Replicate exotic skin textures onto different surfaces using spray paint. Exotic skins like snakeskin have a patterned surface with shading and distinct breaks within the colors. A photo of the pattern for duplicating serves as a guide. Applying spray paint in layers creates the snakeskin surface. A stencil covers the first painted layer, protecting the surface as subsequent added layers are applied. A gloss finishing spray seals the spray paint and adds a layer of sheen, which becomes apparent as light hits the snakeskin effect.
Things You'll Need
- Old newspapers
- Protective mask
- Protective gloves
- Black spray paint
- Waterproof tape (2 inch width)
- Dark gray spray paint
- Silver metallic spray paint
- Gloss finishing spray
- Drafting pencil
- Circle template
- Sharp paper scissors
- Heavy cardstock (optional)
- Cutting mat
Video of the Day
Creating the Snakeskin Effect
Spread old newspapers on your work surface to prevent damage while spray painting. Wear a protective mask and gloves. Read your spray paint brand for spraying coverage dimension. The farther you hold the can from the surface, the wider the spraying coverage. Read the brand's surface recommendations as well. For instance, fabric spray paint is not the same as metal spray paint.
Hold black spray paint approximately 12 inches from the desired surface. Spray the entire area with the black color paint. Let paint dry, using your brand’s recommended time. If the black color appears uneven or is a light shade of black when dried, repeat this step by spraying another coat over the surface and let dry.
Place a grid-like stencil over the black painted surface. The thickness of the stencil’s border prevents the next spray paint layer from painting over the black surface. For example, recycle plastic soda can holders for a wide circle snakeskin effect or old fishnet stocking for a narrow look. Tape the plastic holder or stocking onto the surface with 2-inch width waterproof tape to prevent from shifting during spraying.
Hold the dark gray spray paint can approximately 12 inches away from the stencil. Spray a coat of the paint in a side-to-side motion. Pull back the can approximately 16 inches from the stencil as you continue to spray. The spray coverage spreads as you pull back, resulting in an uneven snakeskin surface for a realistic effect. Alternate the 12- to 16- inch distance spraying pattern to cover the entire stencil. Let dry.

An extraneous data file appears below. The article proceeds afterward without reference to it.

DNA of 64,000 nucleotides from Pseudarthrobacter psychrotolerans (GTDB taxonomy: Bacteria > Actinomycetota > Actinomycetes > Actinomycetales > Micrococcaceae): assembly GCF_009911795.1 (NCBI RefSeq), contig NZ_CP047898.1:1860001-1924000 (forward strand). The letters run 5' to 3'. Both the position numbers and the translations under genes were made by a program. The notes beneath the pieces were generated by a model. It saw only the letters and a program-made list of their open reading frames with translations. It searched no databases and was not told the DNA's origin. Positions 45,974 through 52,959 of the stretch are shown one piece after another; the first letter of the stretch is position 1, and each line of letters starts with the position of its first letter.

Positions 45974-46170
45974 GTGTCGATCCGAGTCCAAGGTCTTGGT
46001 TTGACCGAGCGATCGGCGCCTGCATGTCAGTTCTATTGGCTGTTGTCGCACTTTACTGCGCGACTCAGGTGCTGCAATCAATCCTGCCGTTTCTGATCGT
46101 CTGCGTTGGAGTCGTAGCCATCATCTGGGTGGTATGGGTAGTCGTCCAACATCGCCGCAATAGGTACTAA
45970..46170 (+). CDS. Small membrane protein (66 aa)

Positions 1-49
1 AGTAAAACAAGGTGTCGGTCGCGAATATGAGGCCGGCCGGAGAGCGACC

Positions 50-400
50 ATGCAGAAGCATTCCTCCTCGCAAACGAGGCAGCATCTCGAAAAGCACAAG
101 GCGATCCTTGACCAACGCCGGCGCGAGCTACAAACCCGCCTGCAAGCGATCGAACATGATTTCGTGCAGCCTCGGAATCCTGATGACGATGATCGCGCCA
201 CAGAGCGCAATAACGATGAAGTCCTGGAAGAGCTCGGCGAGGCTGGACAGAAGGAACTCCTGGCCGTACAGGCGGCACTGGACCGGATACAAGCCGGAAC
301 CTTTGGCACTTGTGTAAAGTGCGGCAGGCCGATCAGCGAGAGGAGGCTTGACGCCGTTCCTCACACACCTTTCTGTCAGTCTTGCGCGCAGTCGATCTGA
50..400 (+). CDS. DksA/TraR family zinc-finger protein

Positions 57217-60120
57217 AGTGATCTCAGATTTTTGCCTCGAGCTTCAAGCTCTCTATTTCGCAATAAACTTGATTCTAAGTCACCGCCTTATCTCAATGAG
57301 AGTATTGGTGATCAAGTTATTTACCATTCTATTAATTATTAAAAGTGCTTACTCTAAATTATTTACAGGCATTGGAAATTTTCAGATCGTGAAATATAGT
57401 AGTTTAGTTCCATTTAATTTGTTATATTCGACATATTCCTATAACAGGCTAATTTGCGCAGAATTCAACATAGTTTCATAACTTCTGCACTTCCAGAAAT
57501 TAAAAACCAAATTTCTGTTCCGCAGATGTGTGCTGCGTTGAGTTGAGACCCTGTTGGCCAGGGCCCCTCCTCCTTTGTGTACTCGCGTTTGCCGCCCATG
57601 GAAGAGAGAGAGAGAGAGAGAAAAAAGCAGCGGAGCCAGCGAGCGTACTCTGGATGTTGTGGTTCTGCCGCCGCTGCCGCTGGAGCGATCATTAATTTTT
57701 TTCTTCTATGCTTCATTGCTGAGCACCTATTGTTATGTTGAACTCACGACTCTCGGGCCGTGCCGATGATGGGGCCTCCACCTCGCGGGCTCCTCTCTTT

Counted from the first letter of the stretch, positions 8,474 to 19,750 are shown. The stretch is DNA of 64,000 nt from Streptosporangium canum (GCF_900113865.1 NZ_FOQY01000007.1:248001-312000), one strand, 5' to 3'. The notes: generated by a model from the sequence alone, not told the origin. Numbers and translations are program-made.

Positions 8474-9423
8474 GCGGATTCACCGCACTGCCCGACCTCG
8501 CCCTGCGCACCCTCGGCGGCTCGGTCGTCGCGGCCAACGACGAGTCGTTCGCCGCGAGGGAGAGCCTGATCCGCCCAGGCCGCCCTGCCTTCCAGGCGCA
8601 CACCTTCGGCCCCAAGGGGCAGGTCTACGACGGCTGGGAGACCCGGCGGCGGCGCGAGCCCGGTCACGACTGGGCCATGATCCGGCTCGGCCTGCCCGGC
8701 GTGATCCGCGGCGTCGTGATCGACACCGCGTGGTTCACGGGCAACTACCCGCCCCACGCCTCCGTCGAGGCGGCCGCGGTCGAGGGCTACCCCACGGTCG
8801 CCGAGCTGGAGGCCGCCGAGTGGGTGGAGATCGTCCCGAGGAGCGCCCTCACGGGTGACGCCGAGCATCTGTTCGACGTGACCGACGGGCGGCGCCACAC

Spray a layer of silver metallic spray paint, holding the can approximately 18 inches away from the stencil. Spray in a swift side-to-side motion to ensure the silver metallic spray appears like an airbrushed surface. Let dry.
Remove the stencil carefully from the surface to reveal the snakeskin effect.
Seal the snakeskin texture with a gloss finishing spray. This produces a sheen over the texture as the light hits the surface.
Making the Snakeskin Stencil
Measure the width and length for the snakeskin scales with a ruler. For instance, for a small surface, measure a 1-inch-by-1-inch shaped square.
Draw a basic square shape on cardstock with drafting pencils using the measurement from this section, step 1 for the scale. Shape the corners with a circle template to soften the square’s corners.
Draw a border around the shaped square. The thickness of the border dictates the spacing between each snakeskin scale. A narrow border produces a small-scale snakeskin effect.
Cut out the shaped square with sharp paper scissors to avoid jagged edges.
Trace the shaped square onto a piece of cardboard or heavy cardstock with a drafting pencil. Draw the shaped square in an aligned or random pattern. Continue to draw the shaped square, covering the entire area until a grid pattern appears.